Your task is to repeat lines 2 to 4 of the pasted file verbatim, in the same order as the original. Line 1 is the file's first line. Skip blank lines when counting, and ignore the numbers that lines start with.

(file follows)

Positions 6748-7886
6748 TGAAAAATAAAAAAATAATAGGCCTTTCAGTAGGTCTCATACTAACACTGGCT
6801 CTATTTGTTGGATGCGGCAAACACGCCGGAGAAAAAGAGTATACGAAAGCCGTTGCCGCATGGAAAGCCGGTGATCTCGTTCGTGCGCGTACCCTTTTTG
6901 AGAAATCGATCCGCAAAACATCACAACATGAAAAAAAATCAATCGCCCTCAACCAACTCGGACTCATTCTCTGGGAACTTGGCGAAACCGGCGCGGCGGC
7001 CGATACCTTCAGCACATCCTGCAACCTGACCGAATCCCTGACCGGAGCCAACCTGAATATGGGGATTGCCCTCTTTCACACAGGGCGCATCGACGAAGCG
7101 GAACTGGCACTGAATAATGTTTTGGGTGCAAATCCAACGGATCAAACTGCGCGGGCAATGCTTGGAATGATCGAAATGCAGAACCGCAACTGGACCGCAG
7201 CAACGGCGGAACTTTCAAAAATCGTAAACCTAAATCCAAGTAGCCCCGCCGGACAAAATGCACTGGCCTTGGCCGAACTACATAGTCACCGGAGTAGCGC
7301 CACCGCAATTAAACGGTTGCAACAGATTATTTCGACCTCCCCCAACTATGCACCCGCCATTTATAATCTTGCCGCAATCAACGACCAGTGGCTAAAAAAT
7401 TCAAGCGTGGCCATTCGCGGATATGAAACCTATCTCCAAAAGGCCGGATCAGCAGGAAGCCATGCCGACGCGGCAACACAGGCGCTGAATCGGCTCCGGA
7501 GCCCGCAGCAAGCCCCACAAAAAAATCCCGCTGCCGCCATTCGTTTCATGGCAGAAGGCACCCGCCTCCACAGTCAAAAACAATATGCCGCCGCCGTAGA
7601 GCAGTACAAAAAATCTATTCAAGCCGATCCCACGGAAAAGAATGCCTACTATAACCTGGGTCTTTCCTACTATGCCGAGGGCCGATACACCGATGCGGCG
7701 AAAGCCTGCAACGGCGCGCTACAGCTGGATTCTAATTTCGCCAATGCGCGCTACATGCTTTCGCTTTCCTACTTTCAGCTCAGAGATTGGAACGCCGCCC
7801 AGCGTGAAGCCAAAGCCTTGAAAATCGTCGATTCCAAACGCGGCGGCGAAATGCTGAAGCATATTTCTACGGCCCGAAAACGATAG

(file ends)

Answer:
6748 TGAAAAATAAAAAAATAATAGGCCTTTCAGTAGGTCTCATACTAACACTGGCT
6801 CTATTTGTTGGATGCGGCAAACACGCCGGAGAAAAAGAGTATACGAAAGCCGTTGCCGCATGGAAAGCCGGTGATCTCGTTCGTGCGCGTACCCTTTTTG
6901 AGAAATCGATCCGCAAAACATCACAACATGAAAAAAAATCAATCGCCCTCAACCAACTCGGACTCATTCTCTGGGAACTTGGCGAAACCGGCGCGGCGGC